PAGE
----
EDIT: This still isn't quite right.  I'll need to be able to tri-state the level converters so that they're active only during programming.  The inputs to the level converters also have to be pulled-down to keep them from floating.  The 100n caps on the top two level converters will probably need to be moved to the other side; between Vccb and GND since I'm sure Vccb is sourcing the current for the output.  The datasheet doesn't seem to explicitly state which Vcc sources the current in which case so I'll have to see what TI's simulation model does.
« Last Edit: March 18, 2013, 06:15:31 am by TerminalJack505 »
 

Offline TerminalJack505

  • Super Contributor
  • ***
  • Posts: 1205
  • Country: 00
Re: Is arduino the best?
« Reply #37 on: March 18, 2013, 09:56:56 pm »
Here are the latest changes.  There may still be some surprises once I start studying the code in-depth.  The simulation model of the level shifters also didn't tri-state the outputs like they were supposed to (according to the datasheet) when Vcca was pulled to ground so I'm going to have to test that on a real device.
 

Offline TerminalJack505

  • Super Contributor
  • ***
  • Posts: 1205
  • Country: 00
Re: Is arduino the best?
« Reply #38 on: March 20, 2013, 03:10:09 am »
Anson, do you think you are going to need either TPI or PDI support?  TPI is the programming interface that the 6-pin ATtiny MCUs use.  PDI is what the XMegas use.  The 6-pin ATtinys are available only in SOT-23-6 packages and the XMegas are only available in SMT packages.

If you don't think you will need support for these devices then it will simplify things.  I don't actually have any of the 6-pin ATtiny MCUs to test with anyway.

Let me know.  I'll probably start capturing the schematic soon.
 

Offline Anson

  • Regular Contributor
  • *
  • Posts: 135
  • Country: us
Re: Is arduino the best?
« Reply #39 on: March 20, 2013, 10:52:58 pm »
That's Fine Jack. I won't be working with anything surface mount. You sure are going through a lot of trouble I sure do appreciate it.
 

Offline TerminalJack505

  • Super Contributor
  • ***
  • Posts: 1205
  • Country: 00
Re: Is arduino the best?
« Reply #40 on: March 20, 2013, 11:20:19 pm »
It's no problem.  I didn't figure you would need support for either of these.  At least not right away.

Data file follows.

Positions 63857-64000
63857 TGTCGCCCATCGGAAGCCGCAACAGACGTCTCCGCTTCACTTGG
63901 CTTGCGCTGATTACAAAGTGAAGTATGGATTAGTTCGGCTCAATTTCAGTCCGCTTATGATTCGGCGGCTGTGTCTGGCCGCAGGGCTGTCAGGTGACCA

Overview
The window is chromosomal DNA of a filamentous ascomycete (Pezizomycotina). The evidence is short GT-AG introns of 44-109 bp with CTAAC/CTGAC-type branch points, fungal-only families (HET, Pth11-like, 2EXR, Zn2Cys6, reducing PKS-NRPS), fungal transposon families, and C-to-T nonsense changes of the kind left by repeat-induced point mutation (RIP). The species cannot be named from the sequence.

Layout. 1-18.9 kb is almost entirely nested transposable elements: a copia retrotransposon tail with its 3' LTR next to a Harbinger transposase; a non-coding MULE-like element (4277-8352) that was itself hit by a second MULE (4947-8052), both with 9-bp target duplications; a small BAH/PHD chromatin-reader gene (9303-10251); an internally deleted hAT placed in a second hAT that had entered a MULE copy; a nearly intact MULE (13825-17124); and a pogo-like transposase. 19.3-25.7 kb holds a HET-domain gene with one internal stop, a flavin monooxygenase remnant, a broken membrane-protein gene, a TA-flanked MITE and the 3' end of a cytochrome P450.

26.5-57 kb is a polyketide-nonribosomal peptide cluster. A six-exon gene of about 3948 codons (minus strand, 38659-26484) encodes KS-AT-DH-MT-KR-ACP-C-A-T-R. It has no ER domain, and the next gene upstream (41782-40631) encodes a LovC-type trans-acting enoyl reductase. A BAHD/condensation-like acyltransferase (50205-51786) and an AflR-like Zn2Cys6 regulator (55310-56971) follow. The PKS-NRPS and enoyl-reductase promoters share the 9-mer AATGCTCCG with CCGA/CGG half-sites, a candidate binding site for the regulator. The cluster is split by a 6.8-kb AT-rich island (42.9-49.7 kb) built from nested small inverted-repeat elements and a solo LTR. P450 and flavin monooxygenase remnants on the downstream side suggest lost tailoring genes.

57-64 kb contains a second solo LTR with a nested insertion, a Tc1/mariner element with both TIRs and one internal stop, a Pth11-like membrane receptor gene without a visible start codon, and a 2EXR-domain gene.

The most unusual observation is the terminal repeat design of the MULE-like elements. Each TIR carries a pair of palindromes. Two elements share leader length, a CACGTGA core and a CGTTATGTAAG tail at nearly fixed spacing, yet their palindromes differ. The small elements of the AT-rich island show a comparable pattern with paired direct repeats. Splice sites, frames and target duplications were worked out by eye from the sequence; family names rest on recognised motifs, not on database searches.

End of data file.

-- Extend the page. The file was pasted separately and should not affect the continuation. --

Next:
The firmware I'm going to use has support for TPI but not PDI.  Both are similar from a hardware standpoint so I might add support for them in a later version of the board.  The level shifters and the standard programming header complicate supporting it so if you don't need it then we'll just drop it.

I just discovered that the V-USB library only supports the USB CRC checking at 18MHz.  You would think if they can do it at 18MHz then they could do it at 20MHz but they don't.  I don't have any 18MHz crystals on-hand so I'll just use a 12MHz like they did in the original design.  If I ever re-spin the board then I'll get some 18MHz crystals and include support for CRC checking then.
 

Offline Slothie

  • Regular Contributor
  • *
  • Posts: 63
Re: Is arduino the best?
« Reply #41 on: March 22, 2013, 03:45:42 am »
To me it seems arduino is just to focused on plug and play. It seems to be all modules and prewriten code.
Thats really only an artifact of the people using them - a lot of people like artists and makers just want something that works and want to be able to use devices without having to understand all the intricacies of the devices or soldering stuff together.

I've used an Arduino board with a breadboard, using jumper wires between the two, and an array or obscure components and completely hand-built code in my experiments. Without having to solder a connection I've connected up the SID chip from a commodore 64 and got it to play tunes, interfaced a 30 pin SIMM just to see how it worked, made a (very) basic curve tracer for transistors when I needed to find some closely matched pairs, played around with 74 series logic chips to see how they worked & used the Arduino as a low-rent (&speed!) logic analyser/data logger.... And all written in the arduino environment. For one or two things I dropped into assembler to make things a bit slicker but that was an interesting experience in itself and probably not necessary its just I wanted to!